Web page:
The Mark by Jen Nadol (January 19th 2010—Bloomsbury)
Grade: 2.5 stars out of 5
Summary: “Cassandra Renfield has always seen the mark—a glow around certain people reminiscent of candlelight. But the one time she mentioned it, it was dismissed as a trick of the light. Until the day she watches a man awash in the mark die. After searching her memories, Cassie realizes she can see a person’s imminent death. Not how or where, only when: today.
Armed with a vague understanding of the light, Cassie begins to explore her “gift,” seeking those marked for death and probing the line between decision and destiny. Though she’s careful to hide her secret—even from her new philosophy-obsessed boyfriend—with each impending death comes the temptation to test fate. But so many questions remain. How does the mark work? Why is she the only one who sees it? And finally, the most important of all: If you know today is someone’s last, should you tell them?”
Review: And since I am currently on an ice-skating binge I thought I would add some analogies from them. I expected a quad, got a triple…with a two-foot landing. Expected a wonderful performance, but instead received a meek substitution.
The Mark for me was less about the actual mark, but rather a somewhat coming-of-age story rather than this fantasy book. Cassie is basically trying to understand who she is and what her purpose is with The Mark. Throughout the book Cassie delivers several soliloquies (sorry reading Hamlet right now) that question if she should prevent death or accept it. In the book she does both that results in more questioning if she should continue the path. Both options have good and bad consequences. With such a heavy topic it’s no wonder that Nadol incorporates famous philosophers.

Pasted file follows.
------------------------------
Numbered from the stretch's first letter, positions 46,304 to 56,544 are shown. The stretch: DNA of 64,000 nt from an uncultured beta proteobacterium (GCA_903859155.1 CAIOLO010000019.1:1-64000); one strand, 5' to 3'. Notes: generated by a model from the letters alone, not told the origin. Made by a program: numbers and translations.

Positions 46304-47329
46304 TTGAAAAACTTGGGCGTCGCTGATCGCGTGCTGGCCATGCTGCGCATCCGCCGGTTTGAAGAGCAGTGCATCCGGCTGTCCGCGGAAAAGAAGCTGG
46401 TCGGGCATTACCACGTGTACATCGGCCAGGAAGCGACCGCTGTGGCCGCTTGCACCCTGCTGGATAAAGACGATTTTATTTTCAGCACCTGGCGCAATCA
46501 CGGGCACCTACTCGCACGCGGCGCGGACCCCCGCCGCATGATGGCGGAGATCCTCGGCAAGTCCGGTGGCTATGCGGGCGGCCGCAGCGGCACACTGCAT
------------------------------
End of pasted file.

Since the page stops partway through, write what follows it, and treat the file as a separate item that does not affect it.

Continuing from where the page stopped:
Okay first off I have to mention that I took a philosophy class last semester. Why? Because I wanted Calculus, but they gave me philosophy instead for some apparent reason! Anyhow…. A lot of the names mentioned, scenarios given, and possible answers I’ve already dealt with in class. Aristotle, Kant, and all that good stuff. For me I ended up skimming those scenes. I already knew the point and counterpoint arguments, but I believe that this was a highlight of the novel. Readers unfamiliar with these people will find the bantering interesting. I’m not sure if euphemism is specifically mentioned, but that’s one topic I felt really fits into this situation. That was one positive aspect of the book; a negative would have to be the romance.
The romance between Lucas and Cassie was so heavy and so fast that I felt brought the book so down. Even though it mentioned that they spent a few weeks together before “the thing” happened the readers can’t understand what Cassie is feeling. We get a few pages of her swooning and a sentence of how long they spent together.
The ending is bittersweet. While I do love the open-ended feel I also despise it. It felt incomplete.